grooming also is important, to help distribute the oils on the hair coat, and loosen the
scurf and dandruff. I suppose a lot of these things you may have known already, I just
told you what I do, what I would do in your case. Start with the most basic, and having
eliminated that, move on until you find the culprit, it does take a good while to grow out
a dull coat, so be patient.
Cold Weather & Minis - I just was wondering if I should watch out for
frostbite on my little guy. I live in Ohio and have already noticed he has taken a liking
to the white stuff. He isn't cut/shaven, he wears his jacket, and isn't out for a long
time. It's just that he rolls around and with the wind chill, it gets mighty cold!
Anything I should worry about? Or am I just a paranoid person? I just wanted to ask you
all! Thanks a bunch!
I wouldn't worry about your little guy. We're up here by Calgary, Canada, and our guys
all winter out without blankets. Even at 40 below like it was last winter, they're fine as
long as they have a place to get out of the wind. We were a little worried about them lst
winter, but they all we extremely fat in the spring, so we figure it didn't bother them a
I wouldn't worry about your little guy. I put my babies out with no coats on and they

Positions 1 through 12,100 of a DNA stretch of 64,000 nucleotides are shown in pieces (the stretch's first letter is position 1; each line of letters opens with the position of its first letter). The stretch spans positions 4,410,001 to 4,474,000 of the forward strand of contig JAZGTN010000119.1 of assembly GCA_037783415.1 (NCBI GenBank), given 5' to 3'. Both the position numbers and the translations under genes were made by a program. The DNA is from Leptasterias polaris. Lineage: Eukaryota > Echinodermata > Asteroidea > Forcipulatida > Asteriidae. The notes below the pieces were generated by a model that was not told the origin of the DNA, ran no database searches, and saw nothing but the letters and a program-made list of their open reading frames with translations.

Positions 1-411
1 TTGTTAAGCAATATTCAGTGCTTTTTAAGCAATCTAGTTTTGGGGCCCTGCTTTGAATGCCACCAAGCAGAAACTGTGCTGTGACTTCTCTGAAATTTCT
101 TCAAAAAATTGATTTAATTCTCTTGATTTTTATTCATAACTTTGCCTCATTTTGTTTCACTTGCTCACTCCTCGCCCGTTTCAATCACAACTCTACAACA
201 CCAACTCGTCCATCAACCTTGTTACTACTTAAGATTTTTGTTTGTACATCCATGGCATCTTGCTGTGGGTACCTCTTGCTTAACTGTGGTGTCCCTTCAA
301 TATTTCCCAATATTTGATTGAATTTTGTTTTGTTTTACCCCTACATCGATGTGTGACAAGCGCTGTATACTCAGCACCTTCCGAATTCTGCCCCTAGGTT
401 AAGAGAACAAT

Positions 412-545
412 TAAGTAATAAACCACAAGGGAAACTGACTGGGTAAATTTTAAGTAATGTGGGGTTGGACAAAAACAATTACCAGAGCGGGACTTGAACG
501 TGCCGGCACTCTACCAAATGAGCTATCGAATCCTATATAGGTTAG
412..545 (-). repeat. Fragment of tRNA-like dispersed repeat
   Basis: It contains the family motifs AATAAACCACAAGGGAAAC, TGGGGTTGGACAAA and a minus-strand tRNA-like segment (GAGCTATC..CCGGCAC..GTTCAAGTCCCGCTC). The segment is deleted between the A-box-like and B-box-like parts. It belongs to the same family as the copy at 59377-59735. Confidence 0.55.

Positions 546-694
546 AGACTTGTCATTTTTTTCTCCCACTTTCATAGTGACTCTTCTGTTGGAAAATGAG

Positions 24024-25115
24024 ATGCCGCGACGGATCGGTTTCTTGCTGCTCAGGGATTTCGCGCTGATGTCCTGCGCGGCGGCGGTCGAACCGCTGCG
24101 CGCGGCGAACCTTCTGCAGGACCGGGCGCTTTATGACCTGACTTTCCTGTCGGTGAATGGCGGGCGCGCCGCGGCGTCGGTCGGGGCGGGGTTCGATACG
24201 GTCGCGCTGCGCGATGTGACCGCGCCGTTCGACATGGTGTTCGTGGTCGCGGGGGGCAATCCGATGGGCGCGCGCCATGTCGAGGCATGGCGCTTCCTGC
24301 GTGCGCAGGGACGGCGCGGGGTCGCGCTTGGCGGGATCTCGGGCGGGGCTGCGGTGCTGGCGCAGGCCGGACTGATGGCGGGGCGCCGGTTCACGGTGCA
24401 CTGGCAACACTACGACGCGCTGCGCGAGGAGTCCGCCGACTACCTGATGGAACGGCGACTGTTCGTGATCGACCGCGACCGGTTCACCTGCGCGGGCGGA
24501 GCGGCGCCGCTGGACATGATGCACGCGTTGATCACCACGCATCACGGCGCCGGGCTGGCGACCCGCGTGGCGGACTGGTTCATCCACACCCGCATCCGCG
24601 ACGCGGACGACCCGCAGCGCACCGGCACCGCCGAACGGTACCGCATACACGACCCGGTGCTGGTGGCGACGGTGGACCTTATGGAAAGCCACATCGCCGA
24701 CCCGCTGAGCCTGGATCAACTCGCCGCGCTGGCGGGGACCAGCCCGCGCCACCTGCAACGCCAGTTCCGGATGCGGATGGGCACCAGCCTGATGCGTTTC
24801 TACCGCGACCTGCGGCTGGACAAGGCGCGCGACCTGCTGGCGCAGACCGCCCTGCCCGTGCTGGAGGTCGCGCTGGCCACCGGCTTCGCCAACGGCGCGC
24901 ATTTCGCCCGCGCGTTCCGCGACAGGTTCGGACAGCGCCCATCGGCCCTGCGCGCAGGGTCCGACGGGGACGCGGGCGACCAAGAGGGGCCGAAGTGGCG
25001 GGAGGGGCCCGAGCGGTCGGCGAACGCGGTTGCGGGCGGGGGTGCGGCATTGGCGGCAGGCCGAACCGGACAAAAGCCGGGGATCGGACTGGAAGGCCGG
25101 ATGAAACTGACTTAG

love the snow also. I'm from Pennsylvania and we still have some snow on the ground, so I
know what you mean about the cold weather. I have asked my vet in the past about the cold
weather and horses and he said that you shouldn't put a horse outside if you can avoid it
when the wind is blowing and it's 10 to 15 degrees below zero with the wind chill factor.
If your horse has to stay outside (if you don't have a barn) make sure they have a 3-sided
shed or something to get out of the wind. I hope this helped, good luck. These little guys
are tougher than they look! :)
Trimming Hooves - I wanted to know if any of you trim your own horse's
hooves. Is it difficult to do on your own?? I recently bought hoof nippers and thought I
would try, but want to know if this is advisable. A friend said he would teach me how.
What do you all think????
I have been trimming my minis for a few months now, still learning. Best advice is to
get a good farrier out to help you and give you pointers the first few times. My farrier
would much rather help me than make his back sore! I've watched & asked questions with